A solution proposed by the industry is for all member states to use the same coding scheme. Through the application of the same coding scheme, the use of a single serialised number would allow every user of the EMVS to identify its NHRN in the national repository to which it is linked. Belgian industry stakeholders are understood to be exploring this solution. Where the Belgian stakeholders currently are using the ‘CNK’ number; it is possible to organise a conversion table. This conversion table links the serialised codes to the CNK. This allows any pack sold on the Belgian market to be correctly identified for reimbursement purposes.
Pack coding guideline
EFPIA published its Pack Coding Guideline in 2008, in which it recommends the adoption of a single coding scheme to be used throughout Europe. This is a ‘living’ document that is updated whenever necessary. The EMVO stakeholders who represent the industry proposed an ‘EMVO Pack Coding Guideline’. After a first series of sessions where this option was discussed, non-industry representative associations indicated they could not participate and so the three industry associations continued with the aim of publishing an ‘Industry Pack Coding Guideline’. In this document, a recommended way forward is presented, ie, to adopt a unique standard for the coding of pharmaceutical products across Europe.
Several aspects were considered before the GS1 coding scheme was identified as a potential way forward. One aspect we would like to emphasise is that the GS1 standard allows an NHRN to be included for more than one country in one single code. In practice this would even mean that one code could identify the reimbursement status throughout Europe. A single code could therefore be used for reimbursement purposes in multiple countries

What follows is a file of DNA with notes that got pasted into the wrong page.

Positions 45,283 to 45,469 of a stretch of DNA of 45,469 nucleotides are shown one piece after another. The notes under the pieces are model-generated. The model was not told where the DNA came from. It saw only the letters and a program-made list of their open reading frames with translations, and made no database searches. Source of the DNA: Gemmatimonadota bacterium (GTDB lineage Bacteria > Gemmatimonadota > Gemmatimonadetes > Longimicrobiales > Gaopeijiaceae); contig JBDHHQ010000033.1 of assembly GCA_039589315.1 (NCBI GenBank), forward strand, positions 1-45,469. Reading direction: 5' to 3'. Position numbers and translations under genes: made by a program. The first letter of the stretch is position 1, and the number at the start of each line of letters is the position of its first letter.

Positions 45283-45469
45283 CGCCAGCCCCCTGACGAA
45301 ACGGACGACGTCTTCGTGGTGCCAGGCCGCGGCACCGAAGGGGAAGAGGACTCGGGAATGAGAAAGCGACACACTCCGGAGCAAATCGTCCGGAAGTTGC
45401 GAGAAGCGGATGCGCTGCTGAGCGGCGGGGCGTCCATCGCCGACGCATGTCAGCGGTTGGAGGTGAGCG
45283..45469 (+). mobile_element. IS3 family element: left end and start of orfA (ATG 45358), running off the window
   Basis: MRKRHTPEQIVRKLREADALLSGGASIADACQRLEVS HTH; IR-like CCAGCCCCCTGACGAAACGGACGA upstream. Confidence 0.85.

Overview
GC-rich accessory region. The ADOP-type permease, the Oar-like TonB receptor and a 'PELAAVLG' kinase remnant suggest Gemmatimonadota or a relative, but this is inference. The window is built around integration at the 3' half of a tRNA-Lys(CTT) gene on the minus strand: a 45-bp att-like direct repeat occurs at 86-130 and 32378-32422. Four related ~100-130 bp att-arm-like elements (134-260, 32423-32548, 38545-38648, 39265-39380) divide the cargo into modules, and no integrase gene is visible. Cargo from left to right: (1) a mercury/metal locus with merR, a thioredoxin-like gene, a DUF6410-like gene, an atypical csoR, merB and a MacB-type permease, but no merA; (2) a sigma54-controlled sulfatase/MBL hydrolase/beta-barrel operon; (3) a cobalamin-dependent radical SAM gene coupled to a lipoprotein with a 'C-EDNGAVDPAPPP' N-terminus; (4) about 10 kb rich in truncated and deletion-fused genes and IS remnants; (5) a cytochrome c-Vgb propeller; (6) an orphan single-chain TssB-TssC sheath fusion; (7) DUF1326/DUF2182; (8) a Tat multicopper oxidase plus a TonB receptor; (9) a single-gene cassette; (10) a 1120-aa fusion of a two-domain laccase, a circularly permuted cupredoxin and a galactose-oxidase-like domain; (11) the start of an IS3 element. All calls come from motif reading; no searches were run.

The advantages of a single coding standard could include:
- It makes sense to use a global standard in a more globalised and harmonised world
- Impact and costs of changes to the pack design can be limited when applying a global standard
- Multi-country packs can still be used, without which access to some medicines could be limited and shortages could ensue
- When GS1 is being used, this does not prevent in any way the reimbursement policies of a country, not even for multi-market packs.
JOHAN VERHAEGHE joined Medicines for Europe (formerly EGA) in 2015 as Falsified Medicines Directive Project Manager. In 2017, he took on additional responsibilities as National Policy Liaison. As coordinator of the National Associations Committee, Johan’s task is to manage the platform where different national associations not only share their ‘best practices and lessons learned’ but also discuss a broad variety of topics that are related to the industry.
Packaging, Regulation & Legislation, Supply Chain, Therapeutics